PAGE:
Taiwanese Opposition Fails to Unify Against Ruling Party

SEOUL, South Korea – A potentially significant partnership between two Taiwanese opposition parties to challenge the ruling Democratic Progressive Party has faltered – at least for now.

The democratic island of Taiwan, located near China and serving as a crucial hub in the global high-tech supply chain, is preparing for its presidential election on January 13. Incumbent President Tsai Ing-wen of the DPP, who is concluding her second term, is constitutionally ineligible to run for a third term.

The leading candidate for the presidency from the DPP is Lai Ching-te, also known as William Lai, who currently holds around 32% in recent polls. He is known for his tough stance against China.

The two opposition parties vying for the presidency are considered to be more conciliatory towards Beijing. Mr. Lai’s main rivals are each polling at around 22%, indicating a possible victory for Lai unless they unite.

An announcement was made on Wednesday about a collaboration between Hou Yu-ih of the main opposition Kuomintang (KMT) and Ko Wen-je of the Taiwan People’s Party (TPP) for a joint campaign.

According to reports from Taipei media Taiwan News, the two opposition leaders were not able to reach an agreement on polling methodologies to determine the presidential candidate on Saturday.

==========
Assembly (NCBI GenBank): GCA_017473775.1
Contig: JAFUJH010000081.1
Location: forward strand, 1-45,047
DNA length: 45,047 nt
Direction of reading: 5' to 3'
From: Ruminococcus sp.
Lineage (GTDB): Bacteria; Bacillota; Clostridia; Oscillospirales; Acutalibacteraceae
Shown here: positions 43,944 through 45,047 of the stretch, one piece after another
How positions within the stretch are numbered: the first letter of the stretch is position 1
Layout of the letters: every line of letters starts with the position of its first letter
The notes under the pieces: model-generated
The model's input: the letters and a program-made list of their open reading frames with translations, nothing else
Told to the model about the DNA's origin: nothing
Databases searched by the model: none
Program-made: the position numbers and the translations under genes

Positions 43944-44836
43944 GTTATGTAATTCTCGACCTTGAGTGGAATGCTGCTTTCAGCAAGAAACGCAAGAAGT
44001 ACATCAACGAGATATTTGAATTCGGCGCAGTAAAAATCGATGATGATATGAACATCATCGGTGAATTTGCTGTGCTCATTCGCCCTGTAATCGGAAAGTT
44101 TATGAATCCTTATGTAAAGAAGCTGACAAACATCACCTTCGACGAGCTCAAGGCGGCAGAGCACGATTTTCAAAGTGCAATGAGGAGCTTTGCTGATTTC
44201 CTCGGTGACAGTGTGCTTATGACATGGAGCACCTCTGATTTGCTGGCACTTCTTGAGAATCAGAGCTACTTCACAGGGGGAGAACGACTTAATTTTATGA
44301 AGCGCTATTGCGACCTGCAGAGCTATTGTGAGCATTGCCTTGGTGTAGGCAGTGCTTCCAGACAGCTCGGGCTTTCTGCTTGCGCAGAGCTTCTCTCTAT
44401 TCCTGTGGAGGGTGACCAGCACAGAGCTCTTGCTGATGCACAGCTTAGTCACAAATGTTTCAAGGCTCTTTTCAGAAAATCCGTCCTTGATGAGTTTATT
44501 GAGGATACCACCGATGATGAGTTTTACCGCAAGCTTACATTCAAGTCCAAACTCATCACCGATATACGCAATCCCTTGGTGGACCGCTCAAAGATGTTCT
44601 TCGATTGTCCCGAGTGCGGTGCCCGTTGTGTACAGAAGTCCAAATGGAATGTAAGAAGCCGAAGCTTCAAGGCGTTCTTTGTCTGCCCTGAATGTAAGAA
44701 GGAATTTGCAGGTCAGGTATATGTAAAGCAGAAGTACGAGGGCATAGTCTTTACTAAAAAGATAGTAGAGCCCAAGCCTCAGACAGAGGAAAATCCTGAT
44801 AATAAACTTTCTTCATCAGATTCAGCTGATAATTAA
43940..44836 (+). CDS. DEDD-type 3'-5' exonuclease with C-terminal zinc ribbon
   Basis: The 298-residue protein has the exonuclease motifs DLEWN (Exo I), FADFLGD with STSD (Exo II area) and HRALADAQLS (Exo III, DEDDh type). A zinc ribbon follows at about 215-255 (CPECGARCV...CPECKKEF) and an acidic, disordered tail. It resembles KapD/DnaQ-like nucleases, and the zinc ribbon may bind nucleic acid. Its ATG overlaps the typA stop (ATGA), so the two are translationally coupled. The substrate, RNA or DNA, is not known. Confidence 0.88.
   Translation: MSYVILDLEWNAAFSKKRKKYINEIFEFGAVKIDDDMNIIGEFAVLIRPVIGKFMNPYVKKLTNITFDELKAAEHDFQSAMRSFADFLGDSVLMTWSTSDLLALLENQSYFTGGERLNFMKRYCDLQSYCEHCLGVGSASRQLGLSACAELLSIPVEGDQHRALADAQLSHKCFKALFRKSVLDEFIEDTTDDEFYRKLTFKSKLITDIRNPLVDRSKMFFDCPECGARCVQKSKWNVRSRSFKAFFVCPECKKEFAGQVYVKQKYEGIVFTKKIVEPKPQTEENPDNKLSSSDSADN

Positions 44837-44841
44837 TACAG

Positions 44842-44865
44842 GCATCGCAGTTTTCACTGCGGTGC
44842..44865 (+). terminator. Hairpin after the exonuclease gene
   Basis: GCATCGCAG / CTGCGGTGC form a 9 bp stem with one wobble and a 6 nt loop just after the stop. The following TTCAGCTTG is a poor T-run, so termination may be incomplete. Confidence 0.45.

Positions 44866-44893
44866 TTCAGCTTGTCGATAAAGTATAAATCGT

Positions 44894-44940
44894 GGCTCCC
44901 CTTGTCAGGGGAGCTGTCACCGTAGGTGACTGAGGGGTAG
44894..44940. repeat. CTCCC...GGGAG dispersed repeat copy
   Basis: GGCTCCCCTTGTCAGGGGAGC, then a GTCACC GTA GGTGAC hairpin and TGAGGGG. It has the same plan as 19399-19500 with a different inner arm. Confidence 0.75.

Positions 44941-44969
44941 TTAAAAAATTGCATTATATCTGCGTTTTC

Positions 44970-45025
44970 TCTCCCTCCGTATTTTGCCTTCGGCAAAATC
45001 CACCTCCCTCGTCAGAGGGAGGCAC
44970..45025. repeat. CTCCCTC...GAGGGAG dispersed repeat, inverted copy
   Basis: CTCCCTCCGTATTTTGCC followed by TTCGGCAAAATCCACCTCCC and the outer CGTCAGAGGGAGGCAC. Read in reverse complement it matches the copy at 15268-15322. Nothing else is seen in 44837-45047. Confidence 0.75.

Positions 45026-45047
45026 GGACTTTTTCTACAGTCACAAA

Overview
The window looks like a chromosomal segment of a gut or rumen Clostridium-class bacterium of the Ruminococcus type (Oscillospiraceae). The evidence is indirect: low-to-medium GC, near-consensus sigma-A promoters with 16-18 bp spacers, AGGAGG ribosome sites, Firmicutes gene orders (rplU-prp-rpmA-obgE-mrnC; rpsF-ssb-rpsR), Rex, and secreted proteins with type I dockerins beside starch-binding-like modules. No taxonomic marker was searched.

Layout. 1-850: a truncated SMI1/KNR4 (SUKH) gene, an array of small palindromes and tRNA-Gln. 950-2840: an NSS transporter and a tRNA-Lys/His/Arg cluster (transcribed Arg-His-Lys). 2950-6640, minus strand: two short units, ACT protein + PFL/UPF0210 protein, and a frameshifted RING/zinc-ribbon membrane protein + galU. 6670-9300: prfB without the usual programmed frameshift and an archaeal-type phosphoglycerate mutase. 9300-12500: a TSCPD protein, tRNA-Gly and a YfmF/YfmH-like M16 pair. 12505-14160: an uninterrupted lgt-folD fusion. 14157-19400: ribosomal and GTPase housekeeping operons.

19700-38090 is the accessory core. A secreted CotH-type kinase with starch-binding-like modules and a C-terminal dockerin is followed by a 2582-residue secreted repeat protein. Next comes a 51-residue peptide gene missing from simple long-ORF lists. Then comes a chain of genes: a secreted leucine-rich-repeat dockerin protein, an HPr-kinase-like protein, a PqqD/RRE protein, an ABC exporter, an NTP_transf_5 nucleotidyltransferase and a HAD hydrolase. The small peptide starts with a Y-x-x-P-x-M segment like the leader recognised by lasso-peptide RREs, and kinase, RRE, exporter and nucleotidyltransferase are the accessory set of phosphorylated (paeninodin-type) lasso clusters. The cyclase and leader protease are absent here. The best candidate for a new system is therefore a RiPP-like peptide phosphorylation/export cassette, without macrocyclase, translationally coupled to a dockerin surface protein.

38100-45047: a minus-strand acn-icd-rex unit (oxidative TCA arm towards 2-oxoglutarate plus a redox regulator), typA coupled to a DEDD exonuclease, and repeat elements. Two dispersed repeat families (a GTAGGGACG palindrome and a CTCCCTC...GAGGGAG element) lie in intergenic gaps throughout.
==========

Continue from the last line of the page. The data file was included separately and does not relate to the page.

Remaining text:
Potential candidates must register their candidacies by November 24 at the latest, leaving Mr. Ko and Mr. Hou six days to find a compromise.

U.S. united on Taiwan, Taiwanese divided

Taiwan holds significant importance in U.S. Indo-Pacific strategy, with Washington deeply concerned about potential Chinese efforts to take control of the democratic island.

On the security front, ongoing actions by U.S. forces and their allies to establish defenses in the northern Philippines and in Japan’s southern islands are aimed at preventing China’s navy from blockading or encircling Taiwan.

Economically, Taiwan plays a critical role in the supply chain for advanced semiconductors. Washington views these chips as crucial to maintaining an edge over China in high-tech competition.

In Washington, taking a tough stance against China is one of the few areas where Democrats and Republicans find common ground.

However, the people of Taiwan are divided.

“Lai’s support primarily comes from the more radical faction of the DPP, which favors a more assertive approach to Taiwan’s self-determination and national sovereignty,” as per the Asia Society Policy Institute. The KMT’s Hou has criticized Lai as “reckless” for his stance.

The TPP’s Mr. Ko is perceived to be more moderate but has suggested building a bridge between one of Taiwan’s outlying islands and the nearby Chinese mainland.

Voters are focused on a range of domestic issues such as stagnant wage growth, a sluggish economy, energy security, and affordable housing for the younger generation.

In these areas, the two-term government is seen to have fallen short. Mr. Koh is particularly popular among the youth, who view the DPP as the establishment and are uninterested in the increasingly traditional KMT.